“Rugged Le Morne Brabant mountain commands the skyline, standing sentinel over white beaches and sheltered coves”

Legend has it that on 1 February 1835, the day that slavery was abolished, a number of police and soldiers went to the mountain to tell the maroons they were now free; however, seeing the authorities approach, the former slaves feared they were to be attacked and chose to end their own lives by jumping from the mountain.

While no one is sure whether the tale is true, this was certainly the maroons’ stronghold. Some visitors hike up Le Morne Brabant’s sides, the more intrepid climbing to the top. But I found I just wanted to stand at the bottom of the mountain, at the Slave Route Monument, and contemplate the hardships the maroons endured.

Going greener

While sugarcane may still dominate the Mauritian landscape, there are a growing number of dedicated individuals and organisations working to conserve the remaining native species, protect the environment and rewild and reforest the country. I was travelling with Darren Taylor, the half-Mauritian director of tour company Pure Breaks. He has bought a plot of land here, which he is currently rewilding.

We paid a visit to Ebony Forest, a reserve dedicated to protecting the island’s flora and fauna. Jean-Francois, a young local man working as a guide, spoke with passion about the importance of restoring the natural ecosystem of Mauritius before we planted a native tree. After admiring a pen of giant tortoises, soon to be introduced here, we took a 4WD up through the endemic forest and strolled along a raised walkway to Sublime Point, where we had a panoramic view of the plateau below, the dazzling coastline and poignant Le Morne Brabant.

Some of the hotels are doing their bit for the environment too. A stay at the luxurious Heritage Le Telfair in Bel Ombre, south-west Mauritius, revealed that not only does the hotel group to which it belongs take sustainability seriously, but it also has its own 1,300-acre nature reserve, forming part of a UNESCO Biosphere Reserve.

We took a tour by 4WD and buggy, stopping for far-reaching views of rolling hills and different types of forest, with a ranger helping us spot rare echo parakeets. On a short walk through ancient woodland to a sparkling waterfall the ranger pointed out nestboxes, which are to encourage endemic birds and deter the mongooses and monkeys that steal their eggs.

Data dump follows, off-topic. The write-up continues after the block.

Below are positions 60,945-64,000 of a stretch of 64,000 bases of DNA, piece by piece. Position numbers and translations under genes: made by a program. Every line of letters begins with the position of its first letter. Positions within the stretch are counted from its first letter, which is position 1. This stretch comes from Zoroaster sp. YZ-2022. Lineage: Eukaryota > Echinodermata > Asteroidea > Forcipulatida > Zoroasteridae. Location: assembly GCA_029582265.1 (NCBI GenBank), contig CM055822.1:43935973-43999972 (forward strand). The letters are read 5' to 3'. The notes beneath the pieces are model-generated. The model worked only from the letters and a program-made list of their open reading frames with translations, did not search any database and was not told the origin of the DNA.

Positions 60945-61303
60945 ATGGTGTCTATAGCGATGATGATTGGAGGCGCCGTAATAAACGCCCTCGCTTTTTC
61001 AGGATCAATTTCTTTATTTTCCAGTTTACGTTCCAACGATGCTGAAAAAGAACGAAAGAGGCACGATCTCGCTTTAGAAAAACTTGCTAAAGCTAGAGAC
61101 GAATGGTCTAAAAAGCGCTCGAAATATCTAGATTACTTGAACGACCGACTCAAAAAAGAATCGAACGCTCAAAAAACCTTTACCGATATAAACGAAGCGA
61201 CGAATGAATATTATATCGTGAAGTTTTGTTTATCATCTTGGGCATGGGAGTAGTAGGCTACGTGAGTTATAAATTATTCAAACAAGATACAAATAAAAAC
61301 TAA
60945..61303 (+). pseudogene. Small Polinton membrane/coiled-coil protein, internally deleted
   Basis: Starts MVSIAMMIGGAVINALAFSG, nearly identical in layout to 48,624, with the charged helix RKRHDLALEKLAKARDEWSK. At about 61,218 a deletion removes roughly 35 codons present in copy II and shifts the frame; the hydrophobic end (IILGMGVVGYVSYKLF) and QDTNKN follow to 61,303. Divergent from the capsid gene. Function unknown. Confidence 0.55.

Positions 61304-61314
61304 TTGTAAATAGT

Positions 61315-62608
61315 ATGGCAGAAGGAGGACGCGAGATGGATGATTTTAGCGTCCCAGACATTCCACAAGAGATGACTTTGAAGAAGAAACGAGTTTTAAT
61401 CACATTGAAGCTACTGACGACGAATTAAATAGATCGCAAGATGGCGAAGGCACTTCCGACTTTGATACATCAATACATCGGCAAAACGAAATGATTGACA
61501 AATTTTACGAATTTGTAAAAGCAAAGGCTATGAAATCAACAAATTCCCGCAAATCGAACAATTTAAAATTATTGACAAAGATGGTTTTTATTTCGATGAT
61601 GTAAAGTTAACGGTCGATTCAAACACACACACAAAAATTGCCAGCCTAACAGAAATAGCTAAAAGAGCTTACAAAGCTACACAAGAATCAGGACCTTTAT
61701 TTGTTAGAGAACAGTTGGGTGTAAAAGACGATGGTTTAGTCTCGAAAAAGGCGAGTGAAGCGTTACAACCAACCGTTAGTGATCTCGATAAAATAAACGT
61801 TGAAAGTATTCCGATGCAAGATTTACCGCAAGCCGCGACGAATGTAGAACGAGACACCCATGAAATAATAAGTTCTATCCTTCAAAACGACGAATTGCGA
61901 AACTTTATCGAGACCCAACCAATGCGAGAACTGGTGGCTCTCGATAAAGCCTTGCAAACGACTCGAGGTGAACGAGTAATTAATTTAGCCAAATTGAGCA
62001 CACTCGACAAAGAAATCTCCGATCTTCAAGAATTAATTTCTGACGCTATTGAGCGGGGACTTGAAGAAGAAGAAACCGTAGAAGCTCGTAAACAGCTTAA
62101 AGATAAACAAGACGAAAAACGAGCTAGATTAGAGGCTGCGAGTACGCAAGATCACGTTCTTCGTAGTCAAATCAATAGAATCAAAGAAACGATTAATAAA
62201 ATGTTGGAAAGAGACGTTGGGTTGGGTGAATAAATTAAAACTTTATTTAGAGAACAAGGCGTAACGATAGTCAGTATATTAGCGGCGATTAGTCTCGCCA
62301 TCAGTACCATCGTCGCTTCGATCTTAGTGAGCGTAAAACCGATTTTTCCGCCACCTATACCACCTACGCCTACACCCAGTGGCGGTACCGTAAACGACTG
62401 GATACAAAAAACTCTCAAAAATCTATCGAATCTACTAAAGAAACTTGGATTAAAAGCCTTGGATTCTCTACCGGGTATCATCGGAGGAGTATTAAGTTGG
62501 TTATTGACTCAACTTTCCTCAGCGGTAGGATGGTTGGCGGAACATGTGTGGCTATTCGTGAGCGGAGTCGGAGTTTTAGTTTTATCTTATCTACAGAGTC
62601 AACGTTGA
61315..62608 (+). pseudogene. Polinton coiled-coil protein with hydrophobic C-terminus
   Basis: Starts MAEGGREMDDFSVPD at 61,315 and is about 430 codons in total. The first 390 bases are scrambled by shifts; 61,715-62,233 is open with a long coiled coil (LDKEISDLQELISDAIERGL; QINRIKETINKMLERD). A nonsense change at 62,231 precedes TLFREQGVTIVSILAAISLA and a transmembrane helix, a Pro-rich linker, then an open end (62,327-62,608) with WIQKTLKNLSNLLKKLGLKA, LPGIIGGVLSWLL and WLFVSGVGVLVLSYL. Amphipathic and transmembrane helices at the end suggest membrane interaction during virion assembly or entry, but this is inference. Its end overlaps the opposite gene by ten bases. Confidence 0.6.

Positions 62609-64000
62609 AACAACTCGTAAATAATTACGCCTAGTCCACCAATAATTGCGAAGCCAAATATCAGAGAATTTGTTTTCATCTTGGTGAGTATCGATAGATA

Back at Le Telfair, pre-dinner drinks overlooking the pool were enlivened by watching Mauritian flying foxes – huge fruit bats with 80cm wingspans – taking off at dusk from their roost in a nearby stand of trees. The endangered bats were heading out in search of fruit and seeds, something that makes them unpopular with many farmers.

Positive progress

Up on the north coast of Mauritius, on the Anse La Raie lagoon, I stayed in another hotel that is focused on sustainability. A superficial look at the Lagoon Attitude would make you think it was a standard four-star resort. But a deeper dive reveals a hotel that has taken its eco-commitment to another level. This isn’t green-washing but a whole new approach that permeates everything the hotel does.

The rooms have no Nespresso machines (there’s no way of recycling the capsules on the island), no sachets of coffee, tea or sugar. Instead, you saunter over to the Bulk Shop to fill jars with freshly ground coffee and anything else you need. Your welcome drink is served in a glass recycled from old bottles. The hotel even produces its own reef-safe sun lotion.

I spoke to Raymond Duvergé, chief sales officer of the Attitude Group, about the hotel’s goal to make a positive impact on the surrounding community. “This has always been an obsession: how can we run the hotels while protecting the environment?” he told me. “Lagoon is the first eco-committed hotel on the island.”

The hotel started by removing all single-use plastics. “It’s a challenge, but we’ve done it in the seven months we had to prepare for it,” he explained. “But sustainability is also about the local community and economy. So in 2020, in the middle of the pandemic, we launched our Positive Impact movement. There are three aims: to protect the environment, not just the sea but our land and country; to support the local economy, so we committed to doing 50% of all of our purchasing locally; and to support the local community with arts and music programmes and education.”

Raymond stressed that the transformation is ongoing. “It’s a movement and it never stops.”